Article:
See How South African Artist Nicholas Hlobo Takes Inspiration From the Intricacies of the Xhosa Language
As part of a collaboration with Art21, hear news-making artists describe their inspirations in their own words.
The artist Nicholas Hlobo‘s studio is in a converted ex-synagogue in Johannesburg, South Africa. It is now a different kind of sanctuary, providing the space for him to create intricate, textured artworks which veer from painting to sculpture to tapestry—sometimes within one piece.
In an exclusive interview with Art21 made as part of the Extended Play series, Hlobo describes his process of creating work, often using specific Xhosa words, which become titles, as starting points to draw inspiration from.
“It’s important to go astray,” Hlobo explains. “‘If you are in a foreign city and you get lost, then you’ll discover some alleyways and some avenues that you will not necessarily discover had you been placed on the right path.”
The 2017 work Fak’unyawo is a painting that incorporates the heel of a shoe last that extends into stitched lines on the canvas. The title word, Hlobo explains, means “insert your foot—like testing the water sort of thing.” The work thereby blends a metaphorical meaning with a literal feature of the work.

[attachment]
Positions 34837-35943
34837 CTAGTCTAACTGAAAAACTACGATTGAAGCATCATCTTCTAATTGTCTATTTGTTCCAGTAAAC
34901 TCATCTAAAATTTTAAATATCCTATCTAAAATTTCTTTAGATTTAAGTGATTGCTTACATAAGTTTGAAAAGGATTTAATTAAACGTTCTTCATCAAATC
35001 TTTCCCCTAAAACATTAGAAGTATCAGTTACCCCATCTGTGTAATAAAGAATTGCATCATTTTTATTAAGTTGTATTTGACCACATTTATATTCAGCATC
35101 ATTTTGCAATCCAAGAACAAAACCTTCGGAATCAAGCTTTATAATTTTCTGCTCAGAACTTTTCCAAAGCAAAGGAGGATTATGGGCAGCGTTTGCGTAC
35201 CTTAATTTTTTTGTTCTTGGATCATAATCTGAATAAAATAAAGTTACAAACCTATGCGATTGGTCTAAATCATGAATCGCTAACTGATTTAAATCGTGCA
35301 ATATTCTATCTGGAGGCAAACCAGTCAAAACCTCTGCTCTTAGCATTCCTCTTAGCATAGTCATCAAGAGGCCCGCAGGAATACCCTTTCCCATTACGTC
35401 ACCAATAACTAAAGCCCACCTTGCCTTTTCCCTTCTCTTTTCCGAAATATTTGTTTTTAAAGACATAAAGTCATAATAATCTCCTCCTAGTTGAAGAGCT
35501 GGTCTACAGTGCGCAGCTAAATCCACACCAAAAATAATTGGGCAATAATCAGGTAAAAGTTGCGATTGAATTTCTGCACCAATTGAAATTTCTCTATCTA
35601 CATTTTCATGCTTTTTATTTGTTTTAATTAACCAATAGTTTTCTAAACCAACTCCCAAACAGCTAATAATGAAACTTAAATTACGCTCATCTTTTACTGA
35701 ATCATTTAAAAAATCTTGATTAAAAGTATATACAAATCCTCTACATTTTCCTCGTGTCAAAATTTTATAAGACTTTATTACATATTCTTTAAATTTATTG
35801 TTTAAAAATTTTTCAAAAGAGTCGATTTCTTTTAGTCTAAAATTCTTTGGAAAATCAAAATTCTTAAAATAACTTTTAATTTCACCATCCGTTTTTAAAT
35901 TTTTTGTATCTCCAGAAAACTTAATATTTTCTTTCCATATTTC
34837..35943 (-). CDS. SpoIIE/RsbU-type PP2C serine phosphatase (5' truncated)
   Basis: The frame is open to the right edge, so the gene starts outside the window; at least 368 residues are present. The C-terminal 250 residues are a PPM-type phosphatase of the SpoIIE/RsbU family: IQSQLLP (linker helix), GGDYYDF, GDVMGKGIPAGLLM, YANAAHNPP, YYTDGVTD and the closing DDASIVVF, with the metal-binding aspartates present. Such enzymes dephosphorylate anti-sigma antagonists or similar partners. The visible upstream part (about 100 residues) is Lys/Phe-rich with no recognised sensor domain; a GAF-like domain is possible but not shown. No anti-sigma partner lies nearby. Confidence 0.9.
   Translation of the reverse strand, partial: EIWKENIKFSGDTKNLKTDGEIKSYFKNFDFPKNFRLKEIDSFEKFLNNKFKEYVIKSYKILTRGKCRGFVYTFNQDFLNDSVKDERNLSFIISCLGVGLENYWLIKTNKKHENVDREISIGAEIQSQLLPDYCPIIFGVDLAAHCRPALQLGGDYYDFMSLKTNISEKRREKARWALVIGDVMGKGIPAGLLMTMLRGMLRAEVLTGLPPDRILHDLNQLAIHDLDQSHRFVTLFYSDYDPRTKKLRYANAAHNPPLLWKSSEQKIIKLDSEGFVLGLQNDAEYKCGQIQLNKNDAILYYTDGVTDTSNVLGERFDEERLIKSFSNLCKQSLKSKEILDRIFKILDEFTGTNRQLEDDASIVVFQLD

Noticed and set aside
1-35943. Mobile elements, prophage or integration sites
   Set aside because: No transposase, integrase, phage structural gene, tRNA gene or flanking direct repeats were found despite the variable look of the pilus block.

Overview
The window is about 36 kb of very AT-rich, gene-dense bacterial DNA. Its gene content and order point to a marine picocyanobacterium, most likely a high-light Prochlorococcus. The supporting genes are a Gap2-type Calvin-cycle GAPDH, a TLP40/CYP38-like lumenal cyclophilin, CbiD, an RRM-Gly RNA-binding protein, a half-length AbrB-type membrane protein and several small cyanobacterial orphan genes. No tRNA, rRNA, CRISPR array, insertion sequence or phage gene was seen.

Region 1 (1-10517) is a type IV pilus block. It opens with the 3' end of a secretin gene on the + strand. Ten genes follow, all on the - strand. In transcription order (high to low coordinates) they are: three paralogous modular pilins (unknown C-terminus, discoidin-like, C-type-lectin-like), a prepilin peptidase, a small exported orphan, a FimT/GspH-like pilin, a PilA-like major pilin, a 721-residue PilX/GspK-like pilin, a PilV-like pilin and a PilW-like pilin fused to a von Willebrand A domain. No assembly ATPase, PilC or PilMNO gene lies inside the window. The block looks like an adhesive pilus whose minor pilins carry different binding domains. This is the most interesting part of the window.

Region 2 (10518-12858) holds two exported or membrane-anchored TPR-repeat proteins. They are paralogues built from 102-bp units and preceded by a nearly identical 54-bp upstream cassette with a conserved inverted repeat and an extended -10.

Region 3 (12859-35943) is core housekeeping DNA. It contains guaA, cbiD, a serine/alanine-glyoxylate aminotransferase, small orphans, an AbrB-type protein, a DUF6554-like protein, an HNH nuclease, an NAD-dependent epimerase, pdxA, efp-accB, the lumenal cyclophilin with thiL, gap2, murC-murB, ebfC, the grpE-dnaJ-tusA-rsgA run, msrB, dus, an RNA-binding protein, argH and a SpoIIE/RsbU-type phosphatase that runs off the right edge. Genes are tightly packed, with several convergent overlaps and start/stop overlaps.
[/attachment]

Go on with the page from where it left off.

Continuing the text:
“Listen to what’s happening around you,” Hlobo advises, explaining his own artistic philosophy. “You become a little antenna that is allowing everything to flow. Some things pass and you grab the ones that are important. Keeping all your doors open—that’s what’s important.”
Watch the video, which originally appeared as part of Art21’s Art in the Twenty-First Century series, below.
This is an installment of “Art on Video,” a collaboration between Artnet News and Art21 that brings you clips of news-making artists. A new season of the nonprofit Art21’s flagship series Art in the Twenty-First Century is available now on PBS. Catch all episodes of other series, like New York Close Up and Extended Play, and learn about the organization’s educational programs at Art21.org.
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